A semen analysis evaluates certain characteristics of a male’s semen and the sperm contained in the semen. It may be done while investigating a couple’s infertility or after a vasectomy to verify that the procedure was successful. It is also used in stud farming, dog feeding and farm animal breeding.
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A small, uncalibrated drop from a well mixed undiluted specimen is placed in the center of the Chamber by means of a simple rod and immediately covered. A microscopic objective of x20 is required.
Semen is the turbid, whitish substance that is released from the penis during ejaculation. Sperm are the cells in semen with a head and a tail that enables them to travel to the egg. A sperm contains one copy of each chromosome and fuses with the female’s egg, resulting in fertilization.
A typical semen analysis measures:
- The volume of semen,
- The semen consistency (thickness),
- Sperm concentration,
- Total number of sperm,
- Sperm motility (percent able to move as well as how vigorously and straight the sperm move),
- The number of normal and not normal (defective) sperm,
- Coagulation and liquefaction,
- Fructose (a sugar in semen),
- Ph (acidity),
- The number of immature sperm, and
- The number of white blood cells (cells that indicate infection).
Tests that may be done during a semen analysis include:
- Volume. This is a measure of how much semen is present in one ejaculation.
- Liquefaction time.Semen is a thick gel at the time of ejaculation and normally becomes liquid within 20 minutes after ejaculation. Liquefaction time is a measure of the time it takes for the semen to liquefy.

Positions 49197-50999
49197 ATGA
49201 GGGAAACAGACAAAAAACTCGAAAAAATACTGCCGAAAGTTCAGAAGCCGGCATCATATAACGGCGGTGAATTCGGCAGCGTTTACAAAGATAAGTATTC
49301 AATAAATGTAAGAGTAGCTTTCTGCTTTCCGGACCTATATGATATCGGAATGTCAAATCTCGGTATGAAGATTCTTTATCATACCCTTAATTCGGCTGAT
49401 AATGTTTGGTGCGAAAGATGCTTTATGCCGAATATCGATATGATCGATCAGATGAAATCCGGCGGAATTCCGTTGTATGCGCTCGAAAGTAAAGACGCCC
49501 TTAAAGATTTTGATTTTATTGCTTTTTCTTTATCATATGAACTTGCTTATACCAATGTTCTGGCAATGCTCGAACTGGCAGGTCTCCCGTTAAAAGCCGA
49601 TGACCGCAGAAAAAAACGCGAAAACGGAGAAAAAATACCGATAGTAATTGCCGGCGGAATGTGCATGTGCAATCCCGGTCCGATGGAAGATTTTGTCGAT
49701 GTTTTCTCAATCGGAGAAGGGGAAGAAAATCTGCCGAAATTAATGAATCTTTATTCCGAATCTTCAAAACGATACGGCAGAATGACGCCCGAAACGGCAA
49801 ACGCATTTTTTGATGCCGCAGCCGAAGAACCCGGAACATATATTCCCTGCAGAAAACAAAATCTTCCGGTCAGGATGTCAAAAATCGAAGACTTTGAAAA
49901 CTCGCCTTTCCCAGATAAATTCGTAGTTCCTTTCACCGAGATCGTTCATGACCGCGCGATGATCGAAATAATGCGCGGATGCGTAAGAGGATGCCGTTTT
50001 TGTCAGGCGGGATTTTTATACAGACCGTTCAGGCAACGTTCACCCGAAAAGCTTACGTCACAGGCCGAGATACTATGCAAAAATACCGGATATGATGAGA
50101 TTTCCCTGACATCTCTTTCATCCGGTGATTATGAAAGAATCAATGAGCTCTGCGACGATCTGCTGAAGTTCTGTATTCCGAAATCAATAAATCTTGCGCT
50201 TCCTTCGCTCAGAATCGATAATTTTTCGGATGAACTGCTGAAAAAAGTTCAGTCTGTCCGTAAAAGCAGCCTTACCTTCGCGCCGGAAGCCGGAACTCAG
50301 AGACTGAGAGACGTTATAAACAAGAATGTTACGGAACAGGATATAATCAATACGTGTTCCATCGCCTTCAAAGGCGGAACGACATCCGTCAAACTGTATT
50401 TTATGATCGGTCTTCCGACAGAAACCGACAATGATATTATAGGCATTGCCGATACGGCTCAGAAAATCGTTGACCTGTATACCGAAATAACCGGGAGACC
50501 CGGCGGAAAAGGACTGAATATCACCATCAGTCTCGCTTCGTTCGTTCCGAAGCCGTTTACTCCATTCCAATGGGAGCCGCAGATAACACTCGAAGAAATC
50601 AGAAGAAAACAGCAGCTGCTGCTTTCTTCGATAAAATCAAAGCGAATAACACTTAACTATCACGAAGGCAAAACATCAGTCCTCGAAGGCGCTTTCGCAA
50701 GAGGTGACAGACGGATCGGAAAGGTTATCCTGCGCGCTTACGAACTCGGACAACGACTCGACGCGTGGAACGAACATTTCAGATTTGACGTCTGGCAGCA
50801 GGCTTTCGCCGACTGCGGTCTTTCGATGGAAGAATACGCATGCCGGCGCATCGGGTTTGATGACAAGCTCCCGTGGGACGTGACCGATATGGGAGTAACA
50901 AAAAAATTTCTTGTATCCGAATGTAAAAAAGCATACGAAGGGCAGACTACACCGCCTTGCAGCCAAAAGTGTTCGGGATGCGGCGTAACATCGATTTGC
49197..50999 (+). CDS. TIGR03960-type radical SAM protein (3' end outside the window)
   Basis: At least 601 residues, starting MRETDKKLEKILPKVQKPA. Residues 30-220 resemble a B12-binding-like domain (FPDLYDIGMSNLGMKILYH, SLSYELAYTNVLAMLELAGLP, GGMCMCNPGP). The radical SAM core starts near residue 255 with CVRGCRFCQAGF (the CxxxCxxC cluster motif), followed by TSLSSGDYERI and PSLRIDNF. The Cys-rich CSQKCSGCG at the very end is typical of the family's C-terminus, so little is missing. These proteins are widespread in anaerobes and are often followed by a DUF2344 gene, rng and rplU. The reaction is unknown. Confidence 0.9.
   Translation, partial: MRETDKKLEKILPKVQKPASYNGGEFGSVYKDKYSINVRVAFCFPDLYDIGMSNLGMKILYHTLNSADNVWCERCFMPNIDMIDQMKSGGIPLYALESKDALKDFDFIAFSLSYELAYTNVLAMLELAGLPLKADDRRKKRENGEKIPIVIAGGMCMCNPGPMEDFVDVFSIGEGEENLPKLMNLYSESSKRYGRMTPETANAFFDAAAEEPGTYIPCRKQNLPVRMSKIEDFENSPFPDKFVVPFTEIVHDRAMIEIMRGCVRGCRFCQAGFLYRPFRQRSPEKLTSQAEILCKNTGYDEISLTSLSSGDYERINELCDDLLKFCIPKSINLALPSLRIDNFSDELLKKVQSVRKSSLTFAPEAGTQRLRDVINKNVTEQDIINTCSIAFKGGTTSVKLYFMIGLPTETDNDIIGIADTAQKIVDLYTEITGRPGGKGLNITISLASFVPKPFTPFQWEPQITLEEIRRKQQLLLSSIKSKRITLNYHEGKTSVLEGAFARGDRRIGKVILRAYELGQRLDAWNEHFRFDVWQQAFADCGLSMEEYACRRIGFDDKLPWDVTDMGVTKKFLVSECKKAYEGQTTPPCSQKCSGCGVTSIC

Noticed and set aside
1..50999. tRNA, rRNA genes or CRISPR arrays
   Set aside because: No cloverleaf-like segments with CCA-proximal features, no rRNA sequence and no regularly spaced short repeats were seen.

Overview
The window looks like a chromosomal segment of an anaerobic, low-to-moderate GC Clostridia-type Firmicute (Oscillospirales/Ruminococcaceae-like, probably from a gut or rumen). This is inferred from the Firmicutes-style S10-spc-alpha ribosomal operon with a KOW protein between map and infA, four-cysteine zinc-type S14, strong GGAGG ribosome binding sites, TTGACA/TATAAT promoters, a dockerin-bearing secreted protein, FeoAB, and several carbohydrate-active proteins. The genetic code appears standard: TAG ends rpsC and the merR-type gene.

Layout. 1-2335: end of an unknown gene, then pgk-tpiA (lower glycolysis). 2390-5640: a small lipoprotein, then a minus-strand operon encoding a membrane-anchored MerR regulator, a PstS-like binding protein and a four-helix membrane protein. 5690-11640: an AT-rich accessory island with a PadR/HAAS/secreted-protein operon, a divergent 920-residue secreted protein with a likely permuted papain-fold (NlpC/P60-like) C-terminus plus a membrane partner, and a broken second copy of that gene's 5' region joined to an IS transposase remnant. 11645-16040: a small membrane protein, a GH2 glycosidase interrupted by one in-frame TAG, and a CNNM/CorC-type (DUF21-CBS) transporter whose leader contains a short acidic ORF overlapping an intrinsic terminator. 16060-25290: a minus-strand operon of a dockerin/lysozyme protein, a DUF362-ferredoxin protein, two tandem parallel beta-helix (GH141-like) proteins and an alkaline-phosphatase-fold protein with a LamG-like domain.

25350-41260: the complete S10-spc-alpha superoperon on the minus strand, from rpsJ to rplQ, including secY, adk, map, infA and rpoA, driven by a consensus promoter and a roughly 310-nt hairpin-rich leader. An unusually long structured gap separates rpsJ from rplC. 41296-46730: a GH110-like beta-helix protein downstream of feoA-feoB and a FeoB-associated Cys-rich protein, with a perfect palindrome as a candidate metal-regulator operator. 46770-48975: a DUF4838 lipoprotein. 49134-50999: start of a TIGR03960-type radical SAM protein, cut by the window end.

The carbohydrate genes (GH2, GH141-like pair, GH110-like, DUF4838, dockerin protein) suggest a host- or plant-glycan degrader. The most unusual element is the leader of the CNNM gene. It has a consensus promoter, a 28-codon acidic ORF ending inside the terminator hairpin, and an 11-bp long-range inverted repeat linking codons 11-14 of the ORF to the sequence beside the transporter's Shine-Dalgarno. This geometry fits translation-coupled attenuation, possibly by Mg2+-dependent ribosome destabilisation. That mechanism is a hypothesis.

- Sperm count. This is a count of the number of sperm present per milliliter (mL) of semen in one ejaculation.
- Sperm morphology.This is a measure of the percentage of sperm that have a normal shape.
- Sperm motility. This is a measure of the percentage of sperm that can move forward normally. The number of sperm that show normal forward movement in a certain amount of semen can also be measured (motile density).
- pH.This is a measure of the acidity (low pH) or alkalinity (high pH) of the semen.
- White blood cell count.White blood cells are not normally present in semen.
- Fructose level.This is a measure of the amount of a sugar called fructose in the semen. The fructose provides energy for the sperm.
Non-motile sperm are counted within an area of nine or sixteen squares in the center of the grid. Moving sperms are then counted, and graded if desired. The procedure is repeated in several areas. Percentage of motility and its quality are then calculated.
A part of the original specimen is transferred to another test tube for immobilization by placing the tube in hot water (50o-60o): a cup with 2/3 boiling water and 1/3 tap water is suggested. A drop of the immobilized specimen is then placed in the Chamber and counting initiated: sperm heads within a ten square area are counted in the same manner as blood cells are counted in a hemocytomer, their number represents their concentration in millions per ml. In cases of oligospermic semen, sperms in the entire grid area are to be counted, representing their concentration in hundreds of thousands.